75. Telegram From the Embassy in the Republic of China to the Department of State0

340.1. Further to Deptel 197,1 President Chiang and I had a brief discussion at luncheon he gave today for General LeMay.2 President’s position was largely parallel to statement issued by Foreign Minister last night (Embtel 336).3 He said he understood our position and would not protest it, but he was convinced further talks with Reds would get nowhere. He said Reds are very cunning and would use talks to seek other opportunities to launch attack on GRC. Echoing Foreign Minister he said public would find it extremely difficult to understand US position. He said he is planning to go to off-shore islands in near future in attempt to explain our position to his troops. President was pleasant and courteous in giving his views, but is plainly unhappy about our decision to resume talks. Press reaction thus far is critical of that part of White House statement.

2. I set forth briefly argument I had voiced to Foreign Minister yesterday, adding that we too can use respite to build up off-shore defenses and that it is essential that we adopt peaceful posture lest Reds make their preposterous charges of US and GRC provocation and aggression ring true. I then took opportunity to urge President to continue his admirable policy of restraint and non-provocation now when Reds are showing some signs of disengagement.

3. Prior to lunch reports came in that 12 CAF fighter planes escorting 2 reconnaissance planes to take photos of Chenghai airfield near Swatow had clashed with more 10 MIGs. Result was said to be that in short air battle, 5 MIGs had been shot down and 2 damaged against loss of one CAF fighter. Admiral Smoot was not informed of this reconnaissance mission in advance and is therefore lodging vigorous verbal protest with Chief of Staff General Wang.

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4. While having lunch we were given report that at 1:33 p.m. local time today Commies had opened intense bombardment of Big Kinmen, directing their fire mainly against airfield, dock and headquarters areas. Two GRC LSMs had arrived about two hours earlier and were unloading supplies. It is not clear what precipitated Commie fire. GRC promptly started counter battery fire. In any case, lull at Kinmen lasting more than 3 days has been broken and possibility exists Commies are resuming their artillery interdiction.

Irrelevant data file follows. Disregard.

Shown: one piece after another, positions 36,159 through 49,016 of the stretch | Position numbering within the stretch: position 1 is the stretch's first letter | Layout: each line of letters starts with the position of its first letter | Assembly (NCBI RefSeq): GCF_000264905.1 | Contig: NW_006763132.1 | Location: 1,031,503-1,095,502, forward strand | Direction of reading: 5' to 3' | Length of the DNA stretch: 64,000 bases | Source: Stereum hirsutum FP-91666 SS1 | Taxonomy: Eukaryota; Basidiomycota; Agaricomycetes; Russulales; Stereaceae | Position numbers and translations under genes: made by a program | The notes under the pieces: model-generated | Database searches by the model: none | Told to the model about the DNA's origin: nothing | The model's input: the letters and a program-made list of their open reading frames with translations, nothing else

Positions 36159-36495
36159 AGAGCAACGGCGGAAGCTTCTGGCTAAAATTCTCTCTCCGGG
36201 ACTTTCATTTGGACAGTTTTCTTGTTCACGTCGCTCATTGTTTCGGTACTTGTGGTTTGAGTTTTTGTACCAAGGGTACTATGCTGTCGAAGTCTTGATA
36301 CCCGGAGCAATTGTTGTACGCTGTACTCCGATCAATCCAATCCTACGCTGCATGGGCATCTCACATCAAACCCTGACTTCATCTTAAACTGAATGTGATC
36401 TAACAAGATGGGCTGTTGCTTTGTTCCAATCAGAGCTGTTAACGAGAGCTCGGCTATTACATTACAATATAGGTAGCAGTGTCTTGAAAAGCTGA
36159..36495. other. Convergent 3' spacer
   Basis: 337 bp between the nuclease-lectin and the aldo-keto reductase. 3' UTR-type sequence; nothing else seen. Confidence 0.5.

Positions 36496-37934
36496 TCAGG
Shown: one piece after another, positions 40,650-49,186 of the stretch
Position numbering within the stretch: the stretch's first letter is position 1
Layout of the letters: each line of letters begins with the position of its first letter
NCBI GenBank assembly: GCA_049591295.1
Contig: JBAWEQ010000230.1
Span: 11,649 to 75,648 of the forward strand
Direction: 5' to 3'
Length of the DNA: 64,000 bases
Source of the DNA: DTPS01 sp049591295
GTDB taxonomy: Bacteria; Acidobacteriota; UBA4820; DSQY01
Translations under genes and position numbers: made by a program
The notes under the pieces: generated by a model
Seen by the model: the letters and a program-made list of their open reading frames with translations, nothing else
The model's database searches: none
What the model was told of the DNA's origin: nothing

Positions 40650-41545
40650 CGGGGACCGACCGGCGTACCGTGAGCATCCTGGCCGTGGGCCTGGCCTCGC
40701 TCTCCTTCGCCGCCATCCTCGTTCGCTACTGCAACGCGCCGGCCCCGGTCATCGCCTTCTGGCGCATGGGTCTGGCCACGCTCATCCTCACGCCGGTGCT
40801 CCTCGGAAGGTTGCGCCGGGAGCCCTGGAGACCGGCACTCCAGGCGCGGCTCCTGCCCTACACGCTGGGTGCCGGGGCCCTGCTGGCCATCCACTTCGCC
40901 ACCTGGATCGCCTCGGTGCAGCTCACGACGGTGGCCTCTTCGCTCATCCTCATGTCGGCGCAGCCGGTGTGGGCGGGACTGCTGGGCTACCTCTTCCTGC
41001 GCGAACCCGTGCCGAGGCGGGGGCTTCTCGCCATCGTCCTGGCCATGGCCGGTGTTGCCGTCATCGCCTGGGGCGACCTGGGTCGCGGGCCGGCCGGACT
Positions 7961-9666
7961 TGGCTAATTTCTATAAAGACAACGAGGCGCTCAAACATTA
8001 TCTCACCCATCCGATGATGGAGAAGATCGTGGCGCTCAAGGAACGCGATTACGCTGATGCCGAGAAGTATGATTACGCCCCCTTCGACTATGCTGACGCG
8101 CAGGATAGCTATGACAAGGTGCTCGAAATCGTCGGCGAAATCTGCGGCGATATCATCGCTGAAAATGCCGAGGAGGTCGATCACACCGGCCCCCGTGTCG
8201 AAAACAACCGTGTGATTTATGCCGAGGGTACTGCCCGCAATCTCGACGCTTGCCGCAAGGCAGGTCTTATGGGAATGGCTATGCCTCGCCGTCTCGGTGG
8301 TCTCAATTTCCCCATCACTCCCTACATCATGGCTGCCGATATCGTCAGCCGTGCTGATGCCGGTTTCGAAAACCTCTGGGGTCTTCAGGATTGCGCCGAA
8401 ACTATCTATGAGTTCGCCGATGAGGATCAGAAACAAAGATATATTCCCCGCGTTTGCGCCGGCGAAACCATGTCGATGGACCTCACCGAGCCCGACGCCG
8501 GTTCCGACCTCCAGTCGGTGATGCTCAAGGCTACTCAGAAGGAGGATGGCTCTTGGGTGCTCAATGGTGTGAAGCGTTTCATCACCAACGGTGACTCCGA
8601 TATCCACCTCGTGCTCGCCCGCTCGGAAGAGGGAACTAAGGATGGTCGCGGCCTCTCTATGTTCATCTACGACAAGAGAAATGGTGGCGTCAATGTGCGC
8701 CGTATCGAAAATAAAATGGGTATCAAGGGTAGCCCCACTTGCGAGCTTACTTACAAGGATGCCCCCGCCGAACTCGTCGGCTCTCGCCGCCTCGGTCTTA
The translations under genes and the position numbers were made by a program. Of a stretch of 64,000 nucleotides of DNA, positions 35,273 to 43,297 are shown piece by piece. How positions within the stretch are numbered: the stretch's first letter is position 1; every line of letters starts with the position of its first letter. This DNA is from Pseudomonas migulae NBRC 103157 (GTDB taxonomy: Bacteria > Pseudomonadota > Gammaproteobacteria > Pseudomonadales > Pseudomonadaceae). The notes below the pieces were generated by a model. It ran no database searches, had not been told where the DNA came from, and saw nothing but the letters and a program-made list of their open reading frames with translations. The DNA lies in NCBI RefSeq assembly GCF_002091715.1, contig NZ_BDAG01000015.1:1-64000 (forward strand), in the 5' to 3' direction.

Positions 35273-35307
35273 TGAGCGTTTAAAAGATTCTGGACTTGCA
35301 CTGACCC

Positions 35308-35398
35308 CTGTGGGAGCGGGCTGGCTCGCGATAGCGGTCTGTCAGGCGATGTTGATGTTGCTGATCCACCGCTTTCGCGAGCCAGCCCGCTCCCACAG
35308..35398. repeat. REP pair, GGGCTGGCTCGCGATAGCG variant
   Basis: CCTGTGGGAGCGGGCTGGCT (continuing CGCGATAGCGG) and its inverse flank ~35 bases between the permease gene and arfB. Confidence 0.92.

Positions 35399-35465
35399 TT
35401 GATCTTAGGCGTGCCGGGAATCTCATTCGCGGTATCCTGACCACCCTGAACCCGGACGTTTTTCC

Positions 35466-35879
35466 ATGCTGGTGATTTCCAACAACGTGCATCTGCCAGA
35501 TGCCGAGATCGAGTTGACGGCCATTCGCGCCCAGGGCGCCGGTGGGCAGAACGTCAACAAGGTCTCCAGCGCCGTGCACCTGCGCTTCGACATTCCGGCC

1. Source: Department of State, Central Files, 611.93/9–858. Secret; Niact; Limit Distribution. Received at 6:33 a.m. Passed to CINCPAC.
  2. Dated September 6, telegram 197 to Taipei instructed Drumright to discuss with Chiang the necessity for the statement issued that day and assure him that the United States would not agree to any arrangements which would prejudice GRC rights. (Ibid., 611.93/9–558) Drumright reported in telegram 331, September 7, that he had passed the substance of telegram 197 to Huang, telling him that “we understood sensitivity of Chinese, but we preferred diplomacy to bullets.” (Ibid., 611.93/9–758) These documents are in the Supplement.
  3. General Curtis E. LeMay, Vice Chief of Staff of the Air Force.
  4. Dated September 8, telegram 336 from Taiwan transmitted the text of the statement, which declared that Nationalist resistance had prevented the Communists from achieving their objectives, prompting them to “revive their old trick of ‘fight and talk; talk and fight’.” (Department of State, Central Files, 611.93/9–858)